Piaget proclaimed that every classroom needs to be place where knowledge is a consequence of experience (Martinez & Stager, 2014). Since Piaget’s constructivism focused more on the mental processes of learners, Papert went forth upon a core belief that learning is maximised by ‘doing’ real-world inventions (Donaldson, 2014).
The rebirth of constructionism – the Maker Movement (Donaldson, 2014)
Papert’s constructionism closely aligns with learning in makerspaces (Bower et al., 2018). Makerspace is a learning space where ‘making’ by learners occurs. It is an environment that nurtures 21st century capabilities, such as critical thinking, problem solving, creative thinking, and collaboration (Bower et al., 2020). It also allows students to become multiliterates (Makerspaces Australia, n.d.).
Several semiotic systems can be found in an active makerspace (CC BY Makerspaces Australia, n.d.)
Teachers and students with maker mindsets can greatly benefit from maker-based education (Dougherty, 2013). Students in makerspaces graduate from passive learners to real-world makers of knowledge, for example, in a mathematics classroom students in makerspaces become mathematicians (Martinez & Stager, 2014).
Making is diverse in every community. It usually incorporates everyday items, such as paddle-pop sticks or Play-Do. Besides traditional arts-and-crafts, maker-based learning incorporates digital technologies, which reflects Papert’s metaphor of using computer as a material (Martinez & Stager, 2014).
In technology-oriented makerspaces, a special purpose computer called embedded system is used. Normally embedded in washing machines, fridges, etc. – it has advanced to educational use (Martinez & Stager, 2014). The following digital constructionist tools foster novel opportunities for creativity due to faster prototyping (Dougherty, 2013).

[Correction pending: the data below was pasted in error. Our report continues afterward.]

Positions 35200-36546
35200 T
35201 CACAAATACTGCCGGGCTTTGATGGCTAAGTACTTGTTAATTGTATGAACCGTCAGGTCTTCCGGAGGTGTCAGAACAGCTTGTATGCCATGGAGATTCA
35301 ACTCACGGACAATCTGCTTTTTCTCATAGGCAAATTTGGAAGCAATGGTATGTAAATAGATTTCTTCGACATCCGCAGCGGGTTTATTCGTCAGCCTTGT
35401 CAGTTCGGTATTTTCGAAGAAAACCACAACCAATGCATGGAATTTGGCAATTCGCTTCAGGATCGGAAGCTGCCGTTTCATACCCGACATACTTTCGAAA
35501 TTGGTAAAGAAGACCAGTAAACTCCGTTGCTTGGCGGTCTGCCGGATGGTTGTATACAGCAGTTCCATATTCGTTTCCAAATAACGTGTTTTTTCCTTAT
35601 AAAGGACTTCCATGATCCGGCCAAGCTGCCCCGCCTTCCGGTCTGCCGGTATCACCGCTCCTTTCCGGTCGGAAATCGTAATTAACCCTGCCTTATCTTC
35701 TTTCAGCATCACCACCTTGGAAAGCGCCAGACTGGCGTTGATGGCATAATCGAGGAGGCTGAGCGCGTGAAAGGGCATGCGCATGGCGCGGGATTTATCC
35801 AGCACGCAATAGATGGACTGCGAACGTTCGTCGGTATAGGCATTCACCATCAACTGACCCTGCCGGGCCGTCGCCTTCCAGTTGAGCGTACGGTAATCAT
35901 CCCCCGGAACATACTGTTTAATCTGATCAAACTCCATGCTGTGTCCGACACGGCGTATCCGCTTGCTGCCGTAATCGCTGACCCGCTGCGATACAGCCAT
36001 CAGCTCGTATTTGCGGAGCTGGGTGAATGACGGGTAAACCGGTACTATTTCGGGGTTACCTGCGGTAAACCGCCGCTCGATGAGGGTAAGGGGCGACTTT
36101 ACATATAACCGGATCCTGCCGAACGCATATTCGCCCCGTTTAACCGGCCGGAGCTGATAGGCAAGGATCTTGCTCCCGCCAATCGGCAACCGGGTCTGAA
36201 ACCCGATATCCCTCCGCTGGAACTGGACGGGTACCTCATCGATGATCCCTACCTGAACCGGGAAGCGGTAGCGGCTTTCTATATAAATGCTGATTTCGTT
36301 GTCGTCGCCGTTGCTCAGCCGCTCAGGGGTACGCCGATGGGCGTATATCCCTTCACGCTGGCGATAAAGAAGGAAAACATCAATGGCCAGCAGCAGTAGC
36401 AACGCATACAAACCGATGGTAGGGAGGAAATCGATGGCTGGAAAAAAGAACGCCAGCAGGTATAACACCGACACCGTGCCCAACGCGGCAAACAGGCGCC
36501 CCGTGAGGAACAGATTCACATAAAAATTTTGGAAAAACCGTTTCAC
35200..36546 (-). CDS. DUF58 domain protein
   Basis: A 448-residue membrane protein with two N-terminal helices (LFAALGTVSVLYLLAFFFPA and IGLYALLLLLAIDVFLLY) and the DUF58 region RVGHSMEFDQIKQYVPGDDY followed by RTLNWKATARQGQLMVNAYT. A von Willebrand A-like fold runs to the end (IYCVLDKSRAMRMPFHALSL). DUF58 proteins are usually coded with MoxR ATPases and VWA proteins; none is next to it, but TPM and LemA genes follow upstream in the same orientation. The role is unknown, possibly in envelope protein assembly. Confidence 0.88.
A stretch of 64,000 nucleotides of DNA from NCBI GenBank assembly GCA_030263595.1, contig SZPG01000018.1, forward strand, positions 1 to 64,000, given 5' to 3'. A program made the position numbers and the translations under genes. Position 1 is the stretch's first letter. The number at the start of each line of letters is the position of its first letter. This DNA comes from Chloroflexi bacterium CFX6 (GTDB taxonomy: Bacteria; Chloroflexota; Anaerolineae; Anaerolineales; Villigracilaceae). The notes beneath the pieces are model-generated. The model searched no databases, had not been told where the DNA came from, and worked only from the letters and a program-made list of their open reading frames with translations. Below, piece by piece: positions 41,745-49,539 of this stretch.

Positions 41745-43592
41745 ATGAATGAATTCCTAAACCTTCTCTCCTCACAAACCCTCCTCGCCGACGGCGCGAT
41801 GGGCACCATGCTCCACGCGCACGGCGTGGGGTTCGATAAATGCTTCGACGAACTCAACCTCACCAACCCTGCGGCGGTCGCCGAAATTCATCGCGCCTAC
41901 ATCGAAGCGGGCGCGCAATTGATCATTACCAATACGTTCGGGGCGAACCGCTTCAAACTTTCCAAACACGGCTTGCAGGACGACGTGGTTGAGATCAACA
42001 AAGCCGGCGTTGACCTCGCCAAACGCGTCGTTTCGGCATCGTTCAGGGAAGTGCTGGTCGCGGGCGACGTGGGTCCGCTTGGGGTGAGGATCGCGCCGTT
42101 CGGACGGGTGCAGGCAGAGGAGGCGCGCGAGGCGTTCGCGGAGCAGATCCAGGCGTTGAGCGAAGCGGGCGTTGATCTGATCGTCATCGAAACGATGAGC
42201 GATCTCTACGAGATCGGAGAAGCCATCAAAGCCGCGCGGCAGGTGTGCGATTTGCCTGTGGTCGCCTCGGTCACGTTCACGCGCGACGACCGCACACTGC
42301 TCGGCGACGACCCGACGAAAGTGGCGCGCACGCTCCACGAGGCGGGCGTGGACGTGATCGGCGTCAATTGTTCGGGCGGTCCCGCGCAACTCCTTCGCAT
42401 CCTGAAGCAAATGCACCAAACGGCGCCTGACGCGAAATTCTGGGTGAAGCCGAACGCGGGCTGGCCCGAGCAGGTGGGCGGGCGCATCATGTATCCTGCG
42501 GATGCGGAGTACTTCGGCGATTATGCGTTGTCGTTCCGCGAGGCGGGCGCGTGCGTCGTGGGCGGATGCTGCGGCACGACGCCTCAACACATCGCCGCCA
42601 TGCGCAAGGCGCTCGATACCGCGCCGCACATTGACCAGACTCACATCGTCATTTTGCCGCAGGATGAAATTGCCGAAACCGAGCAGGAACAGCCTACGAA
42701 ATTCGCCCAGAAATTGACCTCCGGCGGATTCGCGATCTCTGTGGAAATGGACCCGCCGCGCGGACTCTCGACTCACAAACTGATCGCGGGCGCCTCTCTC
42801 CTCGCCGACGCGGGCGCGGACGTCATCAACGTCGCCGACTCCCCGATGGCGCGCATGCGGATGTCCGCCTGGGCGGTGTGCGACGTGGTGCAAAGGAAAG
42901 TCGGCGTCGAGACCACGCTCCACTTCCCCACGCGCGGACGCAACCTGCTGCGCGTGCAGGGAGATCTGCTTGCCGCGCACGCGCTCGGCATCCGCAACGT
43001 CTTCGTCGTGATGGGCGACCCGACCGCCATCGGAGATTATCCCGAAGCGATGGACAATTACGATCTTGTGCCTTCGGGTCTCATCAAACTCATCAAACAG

The key to Maker Movement is accessibility (Martinez & Stager, 2014). Micro:Bit is a common development board that can be used to reach remote learners (Micro:Bit, n.d.)
Introduction to Micro:bit (CC BY Micro:bit Educational Foundation)
3D design and printing:
Designing a box with a lid on TinkerCAD
Designing a maze for a Maths lesson on Makers Empire 3D
3D printing provides complete ownership because you can ‘own’ your creation.
Students often take electronics for granted and thus know little about this phenomenon that shapes our lives (Martinez & Stager, 2014). The following electronics can help them learn the basics during the making process.
Circuit stickers are used to create light-up popup books (CC BY Chibitronics)
Play-Do is used to make electrified sculptures (CC BY Squishy Circuits)
Make sounds using everyday objects (CC BY Vat19)
Every classroom can be a makerspace where students are supported to learn by doing. Educators can pursue ongoing learning in this area as the Maker Movement is rapidly developing (Bower et al., 2020).
Bower, M., Stevenson, M., Falloon, G., Forbes, A., & Hatzigianni, M. (2018). Makerspaces in primary school settings: Advancing 21st century and STEM capabilities using 3D design and 3D printing. Sydney, Australia: Macquarie University. Available at: https://primarymakers.com
Bower, M., Stevenson, M., Forbes, A., Falloon, G., & Hatzigianni, M. (2020). Makerspaces pedagogy – supports and constraints during 3D design and 3D printing activities in primary schools. Educational Media International, 57(1), 1-28. doi:10.1080/09523987.2020.1744845
Donaldson, J. P. (2014, January 23). The maker movement and the rebirth of constructionism. Hybrid Pedagogy. https://hybridpedagogy.org/constructionism-reborn/
Dougherty, D. (2013). The maker mindset. In M. Honey & D. E. Kanter (Eds.), Design, make, play: Growing the next generation of STEM innovators (1st ed., pp. 7-11). Routledge; Tayler & Francis. doi:10.4324/9780203108352
Makerspaces Australia. (n.d.). Multiliteracies in makerspaces. http://makerspacesaustralia.weebly.com/multiliteracies.html
Martinez, S. L., & Stager, G. S. (2014). The maker movement: A learning revolution. Learning and Leading with Technology, 41(7), 12-17.
Micro:bit. (n.d.). Supporting you with remote teaching. https://microbit.org/get-started/user-guide/remote-teaching/